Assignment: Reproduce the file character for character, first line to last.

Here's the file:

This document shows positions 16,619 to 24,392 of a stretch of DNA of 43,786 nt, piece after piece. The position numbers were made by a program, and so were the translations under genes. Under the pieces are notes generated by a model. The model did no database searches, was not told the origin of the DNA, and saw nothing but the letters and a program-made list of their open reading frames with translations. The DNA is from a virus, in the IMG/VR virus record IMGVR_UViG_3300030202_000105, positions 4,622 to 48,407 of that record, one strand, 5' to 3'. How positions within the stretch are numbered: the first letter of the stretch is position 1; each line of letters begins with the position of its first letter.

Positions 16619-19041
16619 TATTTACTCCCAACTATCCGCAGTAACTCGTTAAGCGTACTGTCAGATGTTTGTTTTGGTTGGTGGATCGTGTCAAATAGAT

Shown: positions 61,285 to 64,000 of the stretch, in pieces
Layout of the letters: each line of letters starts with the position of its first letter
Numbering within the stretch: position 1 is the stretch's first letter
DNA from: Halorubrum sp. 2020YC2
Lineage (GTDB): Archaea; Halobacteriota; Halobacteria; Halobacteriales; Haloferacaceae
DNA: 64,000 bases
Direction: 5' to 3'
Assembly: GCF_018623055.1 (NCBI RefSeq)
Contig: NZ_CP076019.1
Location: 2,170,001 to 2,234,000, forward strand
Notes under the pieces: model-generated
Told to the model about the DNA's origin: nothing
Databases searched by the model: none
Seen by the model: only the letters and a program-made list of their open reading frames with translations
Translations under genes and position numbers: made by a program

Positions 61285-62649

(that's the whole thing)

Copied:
This document shows positions 16,619 to 24,392 of a stretch of DNA of 43,786 nt, piece after piece. The position numbers were made by a program, and so were the translations under genes. Under the pieces are notes generated by a model. The model did no database searches, was not told the origin of the DNA, and saw nothing but the letters and a program-made list of their open reading frames with translations. The DNA is from a virus, in the IMG/VR virus record IMGVR_UViG_3300030202_000105, positions 4,622 to 48,407 of that record, one strand, 5' to 3'. How positions within the stretch are numbered: the first letter of the stretch is position 1; each line of letters begins with the position of its first letter.

Positions 16619-19041
16619 TATTTACTCCCAACTATCCGCAGTAACTCGTTAAGCGTACTGTCAGATGTTTGTTTTGGTTGGTGGATCGTGTCAAATAGAT

Shown: positions 61,285 to 64,000 of the stretch, in pieces
Layout of the letters: each line of letters starts with the position of its first letter
Numbering within the stretch: position 1 is the stretch's first letter
DNA from: Halorubrum sp. 2020YC2
Lineage (GTDB): Archaea; Halobacteriota; Halobacteria; Halobacteriales; Haloferacaceae
DNA: 64,000 bases
Direction: 5' to 3'
Assembly: GCF_018623055.1 (NCBI RefSeq)
Contig: NZ_CP076019.1
Location: 2,170,001 to 2,234,000, forward strand
Notes under the pieces: model-generated
Told to the model about the DNA's origin: nothing
Databases searched by the model: none
Seen by the model: only the letters and a program-made list of their open reading frames with translations
Translations under genes and position numbers: made by a program

Positions 61285-62649